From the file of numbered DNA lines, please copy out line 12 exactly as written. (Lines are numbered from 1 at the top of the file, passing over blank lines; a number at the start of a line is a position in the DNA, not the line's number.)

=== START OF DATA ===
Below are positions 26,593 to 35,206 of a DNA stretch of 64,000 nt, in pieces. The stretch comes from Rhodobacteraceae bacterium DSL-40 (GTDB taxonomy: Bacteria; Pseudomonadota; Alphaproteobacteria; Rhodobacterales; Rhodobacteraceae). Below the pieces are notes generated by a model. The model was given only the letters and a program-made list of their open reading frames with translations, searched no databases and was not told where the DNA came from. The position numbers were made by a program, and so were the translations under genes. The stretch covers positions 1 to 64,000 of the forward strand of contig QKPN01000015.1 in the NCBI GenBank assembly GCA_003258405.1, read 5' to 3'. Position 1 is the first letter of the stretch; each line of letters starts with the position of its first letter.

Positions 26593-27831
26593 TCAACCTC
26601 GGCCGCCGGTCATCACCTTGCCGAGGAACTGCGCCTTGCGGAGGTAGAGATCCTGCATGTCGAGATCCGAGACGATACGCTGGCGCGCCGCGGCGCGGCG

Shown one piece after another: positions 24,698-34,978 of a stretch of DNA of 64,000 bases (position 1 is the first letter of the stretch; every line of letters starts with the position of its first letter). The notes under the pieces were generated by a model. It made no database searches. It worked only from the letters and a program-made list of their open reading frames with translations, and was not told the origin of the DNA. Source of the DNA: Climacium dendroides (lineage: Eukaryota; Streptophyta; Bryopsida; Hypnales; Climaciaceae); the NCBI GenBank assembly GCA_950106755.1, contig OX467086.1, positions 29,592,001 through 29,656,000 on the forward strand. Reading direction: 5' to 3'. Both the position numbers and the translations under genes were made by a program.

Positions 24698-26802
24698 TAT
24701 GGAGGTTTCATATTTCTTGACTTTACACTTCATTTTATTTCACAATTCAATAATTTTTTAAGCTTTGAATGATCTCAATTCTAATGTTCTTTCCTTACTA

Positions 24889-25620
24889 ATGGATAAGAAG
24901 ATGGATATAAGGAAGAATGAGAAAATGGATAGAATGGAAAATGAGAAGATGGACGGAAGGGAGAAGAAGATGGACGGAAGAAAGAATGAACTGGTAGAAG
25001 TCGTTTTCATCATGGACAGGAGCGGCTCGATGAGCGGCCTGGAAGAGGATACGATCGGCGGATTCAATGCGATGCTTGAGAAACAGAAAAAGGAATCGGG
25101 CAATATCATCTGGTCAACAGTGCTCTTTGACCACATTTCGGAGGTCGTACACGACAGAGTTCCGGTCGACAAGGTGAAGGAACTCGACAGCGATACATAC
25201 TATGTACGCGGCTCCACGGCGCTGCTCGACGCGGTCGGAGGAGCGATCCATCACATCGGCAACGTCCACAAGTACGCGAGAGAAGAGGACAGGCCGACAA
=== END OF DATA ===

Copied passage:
25001 TCGTTTTCATCATGGACAGGAGCGGCTCGATGAGCGGCCTGGAAGAGGATACGATCGGCGGATTCAATGCGATGCTTGAGAAACAGAAAAAGGAATCGGG